Almost three years to the day, Martin got a break in the case. While on routine patrol he came across a hunting party that had just gotten two elk. During the process of checking the hunters' licenses, Martin found evidence that indicated that the firearms the hunters were carrying might be the same as those used to slaughter the eight elk in 1996.
A check of past hunting records showed that two of the people in the group, one from Idaho Springs and one from Empire, Colo., were in fact issued permits to hunt the Mt. Zion area in 1996.
A search warrant was issued, and on October 21, two rifles were confiscated. Once in possession of the guns, ballistics experts from the Colorado Bureau of Investigation determined that at least one of the confiscated firearms was one of the same weapons used in the poaching incident three years earlier.
Based on the evidence gathered over the three-year period, a felony citation was issued and a court appearance for the accused man is scheduled for December 2 in Lake County District Court.
In a separate case, a 67-year-old man from Leadville, was recently charged with a felony count of willful destruction of wildlife stemming from an incident on November 2, 1996. On that date, Martin got a report of an elk killed and left in a sagebrush flat west of Crystal Lake. Martin's investigation turned up a few clues, but not enough to make a case at that time. Martin's first break came two years later when the man was convicted of illegally shooting elk in another location in Lake County.
Martin compared ballistics evidence from both cases and discovered a match. Over the next several months Martin conducted interviews with the man, and others, and eventually concluded that four elk were shot that day. One was a cow elk, which the man had a permit for. The others were two spike bulls and a calf that were shot and left in the field.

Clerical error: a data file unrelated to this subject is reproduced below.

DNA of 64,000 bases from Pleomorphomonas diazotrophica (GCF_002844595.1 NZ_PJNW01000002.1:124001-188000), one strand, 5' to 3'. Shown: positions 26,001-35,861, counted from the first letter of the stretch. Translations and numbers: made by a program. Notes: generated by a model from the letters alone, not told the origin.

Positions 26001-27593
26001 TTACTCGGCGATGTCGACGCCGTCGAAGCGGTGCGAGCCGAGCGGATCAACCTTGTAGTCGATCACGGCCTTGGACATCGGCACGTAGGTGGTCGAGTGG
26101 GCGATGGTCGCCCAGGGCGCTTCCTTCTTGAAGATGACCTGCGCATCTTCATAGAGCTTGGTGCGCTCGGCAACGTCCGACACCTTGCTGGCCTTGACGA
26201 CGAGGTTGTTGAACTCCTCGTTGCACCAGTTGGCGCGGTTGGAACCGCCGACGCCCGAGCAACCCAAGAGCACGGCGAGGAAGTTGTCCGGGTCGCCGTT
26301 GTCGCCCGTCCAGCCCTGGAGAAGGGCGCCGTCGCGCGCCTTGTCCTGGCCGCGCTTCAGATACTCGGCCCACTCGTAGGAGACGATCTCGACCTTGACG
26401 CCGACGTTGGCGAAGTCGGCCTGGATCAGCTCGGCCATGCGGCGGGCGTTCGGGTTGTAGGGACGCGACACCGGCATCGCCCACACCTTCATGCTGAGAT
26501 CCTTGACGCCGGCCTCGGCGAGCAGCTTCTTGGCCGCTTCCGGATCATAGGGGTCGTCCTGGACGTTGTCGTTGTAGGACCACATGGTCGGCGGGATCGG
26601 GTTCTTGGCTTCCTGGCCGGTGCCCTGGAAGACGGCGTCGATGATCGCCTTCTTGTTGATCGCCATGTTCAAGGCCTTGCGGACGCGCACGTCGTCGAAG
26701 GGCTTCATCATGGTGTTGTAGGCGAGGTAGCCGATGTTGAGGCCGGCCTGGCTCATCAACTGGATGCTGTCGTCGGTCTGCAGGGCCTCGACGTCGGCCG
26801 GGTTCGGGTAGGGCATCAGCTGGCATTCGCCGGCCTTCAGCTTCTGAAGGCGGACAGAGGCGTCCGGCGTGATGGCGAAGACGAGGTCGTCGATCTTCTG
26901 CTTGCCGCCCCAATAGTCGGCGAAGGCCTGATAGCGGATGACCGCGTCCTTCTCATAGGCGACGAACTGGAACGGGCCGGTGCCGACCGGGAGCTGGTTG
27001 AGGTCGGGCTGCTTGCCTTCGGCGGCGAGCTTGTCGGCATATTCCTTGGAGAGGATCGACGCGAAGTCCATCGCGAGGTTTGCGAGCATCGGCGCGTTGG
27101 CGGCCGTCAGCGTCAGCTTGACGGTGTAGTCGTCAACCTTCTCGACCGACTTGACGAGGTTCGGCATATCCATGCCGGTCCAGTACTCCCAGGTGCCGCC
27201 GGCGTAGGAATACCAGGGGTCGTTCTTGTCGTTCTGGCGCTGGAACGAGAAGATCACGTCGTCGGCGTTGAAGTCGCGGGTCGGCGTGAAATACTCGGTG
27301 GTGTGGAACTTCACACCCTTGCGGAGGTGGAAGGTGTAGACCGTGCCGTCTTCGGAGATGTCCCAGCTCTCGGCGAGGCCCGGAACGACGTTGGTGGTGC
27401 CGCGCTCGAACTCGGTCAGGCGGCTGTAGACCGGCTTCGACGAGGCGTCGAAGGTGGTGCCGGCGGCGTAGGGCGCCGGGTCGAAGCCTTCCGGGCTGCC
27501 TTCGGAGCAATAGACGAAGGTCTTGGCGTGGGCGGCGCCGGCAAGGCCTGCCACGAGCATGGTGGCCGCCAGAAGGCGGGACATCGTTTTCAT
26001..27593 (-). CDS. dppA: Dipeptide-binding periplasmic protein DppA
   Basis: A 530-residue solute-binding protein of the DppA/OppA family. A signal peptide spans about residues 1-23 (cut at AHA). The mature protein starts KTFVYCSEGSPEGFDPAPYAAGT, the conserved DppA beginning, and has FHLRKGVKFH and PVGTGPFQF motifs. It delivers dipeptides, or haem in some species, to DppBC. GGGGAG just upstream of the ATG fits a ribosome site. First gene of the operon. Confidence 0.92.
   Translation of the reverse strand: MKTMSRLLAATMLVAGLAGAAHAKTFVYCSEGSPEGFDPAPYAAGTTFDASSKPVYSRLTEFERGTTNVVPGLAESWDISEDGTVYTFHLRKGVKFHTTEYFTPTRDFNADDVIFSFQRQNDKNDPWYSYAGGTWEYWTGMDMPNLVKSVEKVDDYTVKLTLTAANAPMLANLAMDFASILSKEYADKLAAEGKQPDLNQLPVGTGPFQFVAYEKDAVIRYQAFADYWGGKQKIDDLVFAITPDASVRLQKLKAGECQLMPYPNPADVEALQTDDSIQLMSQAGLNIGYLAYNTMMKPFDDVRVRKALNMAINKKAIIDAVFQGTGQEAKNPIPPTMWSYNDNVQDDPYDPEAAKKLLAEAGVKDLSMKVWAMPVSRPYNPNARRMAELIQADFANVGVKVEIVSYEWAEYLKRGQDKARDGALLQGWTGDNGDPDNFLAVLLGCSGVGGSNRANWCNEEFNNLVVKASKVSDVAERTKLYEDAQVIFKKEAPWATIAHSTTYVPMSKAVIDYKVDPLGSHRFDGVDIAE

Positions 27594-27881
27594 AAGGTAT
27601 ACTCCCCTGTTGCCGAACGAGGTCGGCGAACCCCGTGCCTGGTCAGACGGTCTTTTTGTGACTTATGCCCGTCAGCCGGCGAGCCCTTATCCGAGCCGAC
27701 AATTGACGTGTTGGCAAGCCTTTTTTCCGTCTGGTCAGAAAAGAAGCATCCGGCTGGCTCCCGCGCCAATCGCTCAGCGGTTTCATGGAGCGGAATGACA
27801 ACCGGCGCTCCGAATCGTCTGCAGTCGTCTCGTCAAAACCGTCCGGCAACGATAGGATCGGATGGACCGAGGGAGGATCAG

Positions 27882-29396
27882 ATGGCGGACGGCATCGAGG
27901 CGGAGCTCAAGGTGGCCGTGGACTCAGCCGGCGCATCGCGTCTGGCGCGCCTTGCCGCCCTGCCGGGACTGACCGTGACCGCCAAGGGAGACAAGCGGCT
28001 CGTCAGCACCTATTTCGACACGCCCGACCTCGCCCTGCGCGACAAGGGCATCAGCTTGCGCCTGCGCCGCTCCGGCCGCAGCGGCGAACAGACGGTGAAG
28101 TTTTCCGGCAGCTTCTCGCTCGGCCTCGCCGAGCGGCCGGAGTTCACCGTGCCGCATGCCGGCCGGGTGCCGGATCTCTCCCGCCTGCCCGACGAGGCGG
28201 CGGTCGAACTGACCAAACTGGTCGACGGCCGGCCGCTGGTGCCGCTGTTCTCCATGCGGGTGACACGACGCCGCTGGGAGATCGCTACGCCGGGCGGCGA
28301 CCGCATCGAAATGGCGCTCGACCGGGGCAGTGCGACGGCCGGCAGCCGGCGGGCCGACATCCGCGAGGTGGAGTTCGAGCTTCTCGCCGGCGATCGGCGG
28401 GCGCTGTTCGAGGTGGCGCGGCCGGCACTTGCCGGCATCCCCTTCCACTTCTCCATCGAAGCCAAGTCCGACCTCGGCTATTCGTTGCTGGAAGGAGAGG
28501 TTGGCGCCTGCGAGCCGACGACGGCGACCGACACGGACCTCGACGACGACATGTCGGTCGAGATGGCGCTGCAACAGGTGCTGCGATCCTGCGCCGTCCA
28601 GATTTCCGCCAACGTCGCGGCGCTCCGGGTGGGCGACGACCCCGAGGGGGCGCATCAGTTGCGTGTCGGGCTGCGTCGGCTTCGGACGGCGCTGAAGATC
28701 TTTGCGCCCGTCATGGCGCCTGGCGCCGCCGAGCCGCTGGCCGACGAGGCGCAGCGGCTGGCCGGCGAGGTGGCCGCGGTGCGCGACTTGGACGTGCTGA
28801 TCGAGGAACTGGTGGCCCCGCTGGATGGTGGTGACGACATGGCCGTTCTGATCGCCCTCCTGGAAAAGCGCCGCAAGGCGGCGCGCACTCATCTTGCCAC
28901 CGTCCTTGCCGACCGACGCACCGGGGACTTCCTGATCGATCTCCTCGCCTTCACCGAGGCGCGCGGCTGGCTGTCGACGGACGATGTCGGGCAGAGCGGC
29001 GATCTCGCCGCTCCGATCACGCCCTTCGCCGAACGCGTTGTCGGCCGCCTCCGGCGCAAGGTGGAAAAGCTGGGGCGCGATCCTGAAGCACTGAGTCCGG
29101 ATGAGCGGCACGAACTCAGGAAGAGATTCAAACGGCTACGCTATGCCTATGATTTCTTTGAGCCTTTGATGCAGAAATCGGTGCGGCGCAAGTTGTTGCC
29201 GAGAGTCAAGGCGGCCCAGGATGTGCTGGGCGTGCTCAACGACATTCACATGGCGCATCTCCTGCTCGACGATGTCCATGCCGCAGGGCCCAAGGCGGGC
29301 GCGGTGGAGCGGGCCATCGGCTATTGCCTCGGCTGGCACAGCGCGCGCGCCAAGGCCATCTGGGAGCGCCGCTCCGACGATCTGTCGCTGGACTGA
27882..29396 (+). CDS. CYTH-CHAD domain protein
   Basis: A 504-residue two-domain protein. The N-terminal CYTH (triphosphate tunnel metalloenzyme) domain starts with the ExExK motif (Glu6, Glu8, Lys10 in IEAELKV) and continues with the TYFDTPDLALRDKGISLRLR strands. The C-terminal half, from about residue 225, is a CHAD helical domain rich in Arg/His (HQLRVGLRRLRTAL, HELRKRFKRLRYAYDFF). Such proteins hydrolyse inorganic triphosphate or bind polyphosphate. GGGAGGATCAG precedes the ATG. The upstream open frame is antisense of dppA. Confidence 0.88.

On November 4th of this past year, the man agreed to plead guilty to lesser charges. He was fined $1,300 plus $499 court-costs, and the court ordered him to forfeit the firearm used in the incident. In addition, he was docked 30 hunting license suspension points. If a person accumulates 20 suspension points over a five-year period, they can lose their hunting and fishing privileges.
"We owe it to the legal and ethical hunters in Colorado to not allow the waste of our natural resources to occur," said Martin. We understand that the majority of Colorado sportsmen and sportswomen are beyond reproach, but when people go outside the bounds of legal hunting, we are going to work long and hard to catch them, he said.
"These cases represent the determination our wildlife officers put into catching violators," said Tom Spezze, an area supervisor with the Division of Wildlife. "Tom Martin deserves a lot of credit for paying attention to detail and working hard to solve these cases," he said.
"We also need the assistance of concerned citizens who want to help us protect their resources," Spezze said. The Colorado Division of Wildlife urges people to call Operation Game Thief at 1-800-332-4155 if they have information about illegal hunting or fishing. Callers may remain anonymous if they wish. Operation Game Thief offers a reward if the information leads to issuing a citation.